Axiata sukuk signals use of new assets in Islamic finance

Author: Ashley Lee | Published: 11 Oct 2012
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Axiata’s establishment of a multi-currency sukuk programme and subsequent dim sum sukuk issue marks a new level of flexibility for underlying assets in an individual deal.

The September RMB 1 billion ($158.7 million) issue was the largest RMB-denominated dim sum bond to date. It followed Axiata’s, a Malaysian telecommunications company, establishment of a $1.5 billion multi-currency sukuk issuance programme established in August this year. It was Asia’s first internationally-rated programme of its type.

Deal counsel agreed that the programme afforded the issuer unprecedented flexibility in utilising a broad variety of shariah-complaint within its structure, and could inspire copycat deals.

The inaugural RMB-denominated issue is listed on Bursa Malaysia and the Singapore Stock Exchange. It utilised only airtime vouchers, which represent the issuer’s ability to use minutes on Axiata’s telecommunications networks, as its underlying asset.

Under the programme it is possible to use airtime vouchers, shariah-compliant shares, lease assets and murabahah receivables from the sale of commodities to underlie a particular deal.

Adding to the deal’s complexity, the documentation provided for various combinations of the assets to be utilised in each issue while also ensuring the programme remained shariah-compliant.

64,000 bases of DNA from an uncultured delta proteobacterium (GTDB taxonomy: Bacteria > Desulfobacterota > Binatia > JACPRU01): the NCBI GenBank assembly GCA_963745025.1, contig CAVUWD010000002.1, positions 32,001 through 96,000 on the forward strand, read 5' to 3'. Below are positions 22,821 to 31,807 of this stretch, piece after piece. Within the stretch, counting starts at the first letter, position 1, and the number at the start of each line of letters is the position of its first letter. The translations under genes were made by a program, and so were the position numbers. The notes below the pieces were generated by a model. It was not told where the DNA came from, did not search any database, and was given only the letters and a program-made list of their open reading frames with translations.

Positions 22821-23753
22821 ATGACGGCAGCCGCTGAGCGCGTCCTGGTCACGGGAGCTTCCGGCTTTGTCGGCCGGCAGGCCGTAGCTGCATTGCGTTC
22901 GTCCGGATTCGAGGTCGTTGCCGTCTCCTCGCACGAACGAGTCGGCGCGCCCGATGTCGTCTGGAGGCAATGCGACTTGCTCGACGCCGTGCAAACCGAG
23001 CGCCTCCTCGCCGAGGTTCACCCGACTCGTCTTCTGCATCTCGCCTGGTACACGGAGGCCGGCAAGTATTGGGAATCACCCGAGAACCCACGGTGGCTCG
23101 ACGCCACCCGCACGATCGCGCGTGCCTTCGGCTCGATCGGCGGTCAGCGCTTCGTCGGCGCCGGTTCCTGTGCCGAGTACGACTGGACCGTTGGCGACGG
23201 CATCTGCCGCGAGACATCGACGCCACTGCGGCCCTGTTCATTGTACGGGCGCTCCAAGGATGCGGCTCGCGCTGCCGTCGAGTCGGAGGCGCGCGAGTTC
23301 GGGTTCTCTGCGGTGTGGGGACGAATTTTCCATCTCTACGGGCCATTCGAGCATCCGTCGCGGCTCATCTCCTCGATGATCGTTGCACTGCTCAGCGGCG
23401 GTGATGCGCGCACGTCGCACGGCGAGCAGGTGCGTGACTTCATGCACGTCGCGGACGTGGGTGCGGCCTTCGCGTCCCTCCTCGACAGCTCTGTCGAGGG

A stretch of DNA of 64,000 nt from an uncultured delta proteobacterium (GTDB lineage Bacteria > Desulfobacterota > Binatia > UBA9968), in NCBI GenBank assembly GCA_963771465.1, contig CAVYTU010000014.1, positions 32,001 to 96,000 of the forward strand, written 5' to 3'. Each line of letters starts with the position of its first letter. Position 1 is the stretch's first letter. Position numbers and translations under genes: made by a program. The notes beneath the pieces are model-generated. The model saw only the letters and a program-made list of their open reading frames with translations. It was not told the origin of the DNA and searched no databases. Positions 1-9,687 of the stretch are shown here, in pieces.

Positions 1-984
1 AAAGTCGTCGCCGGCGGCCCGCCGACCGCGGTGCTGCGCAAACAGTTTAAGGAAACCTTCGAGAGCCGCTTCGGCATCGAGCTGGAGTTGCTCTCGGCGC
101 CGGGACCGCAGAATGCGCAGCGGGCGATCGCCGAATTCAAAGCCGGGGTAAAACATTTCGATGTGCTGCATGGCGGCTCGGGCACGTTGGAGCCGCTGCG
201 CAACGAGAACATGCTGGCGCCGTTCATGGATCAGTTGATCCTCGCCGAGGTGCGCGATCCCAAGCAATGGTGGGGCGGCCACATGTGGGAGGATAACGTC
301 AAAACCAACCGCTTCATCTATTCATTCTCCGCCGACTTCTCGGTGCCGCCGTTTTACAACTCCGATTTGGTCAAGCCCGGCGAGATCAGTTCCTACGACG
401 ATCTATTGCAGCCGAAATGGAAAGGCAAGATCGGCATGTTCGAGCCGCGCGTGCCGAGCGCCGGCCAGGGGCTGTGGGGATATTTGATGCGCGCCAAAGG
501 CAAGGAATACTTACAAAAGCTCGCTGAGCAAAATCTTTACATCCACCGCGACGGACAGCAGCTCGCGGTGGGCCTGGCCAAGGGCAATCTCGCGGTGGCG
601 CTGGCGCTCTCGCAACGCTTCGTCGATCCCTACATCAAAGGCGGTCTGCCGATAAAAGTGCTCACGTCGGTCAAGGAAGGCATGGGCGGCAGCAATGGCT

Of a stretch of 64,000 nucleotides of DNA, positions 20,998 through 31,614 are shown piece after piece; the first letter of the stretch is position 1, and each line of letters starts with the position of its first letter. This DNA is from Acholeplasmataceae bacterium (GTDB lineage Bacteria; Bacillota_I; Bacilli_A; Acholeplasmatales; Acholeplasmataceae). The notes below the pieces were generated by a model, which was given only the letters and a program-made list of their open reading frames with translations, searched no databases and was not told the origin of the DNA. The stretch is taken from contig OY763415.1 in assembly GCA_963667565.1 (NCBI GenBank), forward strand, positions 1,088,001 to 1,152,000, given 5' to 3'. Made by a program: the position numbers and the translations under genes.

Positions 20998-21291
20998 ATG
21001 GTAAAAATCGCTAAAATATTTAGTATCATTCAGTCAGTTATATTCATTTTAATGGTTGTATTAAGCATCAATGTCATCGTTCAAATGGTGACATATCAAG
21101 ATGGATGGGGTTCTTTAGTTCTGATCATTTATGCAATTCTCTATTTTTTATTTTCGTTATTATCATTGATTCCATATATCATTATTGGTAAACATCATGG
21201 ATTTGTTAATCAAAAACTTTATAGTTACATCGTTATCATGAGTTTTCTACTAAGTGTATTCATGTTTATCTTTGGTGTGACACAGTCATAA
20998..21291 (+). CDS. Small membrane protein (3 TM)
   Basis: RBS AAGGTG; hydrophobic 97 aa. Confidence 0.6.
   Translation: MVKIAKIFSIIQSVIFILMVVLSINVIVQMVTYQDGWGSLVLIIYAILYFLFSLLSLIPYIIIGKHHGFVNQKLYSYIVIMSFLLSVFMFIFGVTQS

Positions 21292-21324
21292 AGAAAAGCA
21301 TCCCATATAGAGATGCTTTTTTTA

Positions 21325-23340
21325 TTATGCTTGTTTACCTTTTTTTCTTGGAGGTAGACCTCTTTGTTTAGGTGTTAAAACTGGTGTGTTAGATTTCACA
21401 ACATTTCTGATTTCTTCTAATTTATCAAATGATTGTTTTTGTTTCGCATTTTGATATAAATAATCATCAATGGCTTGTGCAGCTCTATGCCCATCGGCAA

“Islamic finance structures can be complicated, but the number of potential assets involved meant that there were complications in structuring the documentation,” said Clifford Chance senior associate Gregory Man.

Deal counsel also tackled the difficult question of shariah compliance across regions. Allen & Overy partner Jeremy Stoupas, said the shariah compliance standards in Malaysia are generally regarded as more relaxed than those in the Middle East.

Because the issuer intended to tap investors in various parts of the world, including the Middle East, the programme structure needed to meet shariah requirements across the board. To dispel concerns, Axiata utilised the Central Shariah Committee of HSBC, whose opinions are acceptable to investors in both Malaysia and the Middle East.

More programmes ahead

The establishment of the programme and subsequent issuance may spark a trend, deal counsel said.

Most sukuk issuances out of South East Asia have been done on a standalone basis. But Stoupas commented that the Axiata dim sum sukuk, which was done as a drawdown under a programme, seems like an emerging trend for sukuk offerings.

“In these choppy markets, programmes offer issuers more flexibility and can be more cost-effective structures than doing deals on a standalone basis,” he added.

Clifford Chance advised joint lead managers Bank of America Merrill Lynch, CIMB and HSBC. Adnan Sundra & Low was Malaysian legal counsel to the joint lead managers. Allen & Overy represented Axiata and ZICOlaw acted as local counsel to the issuer.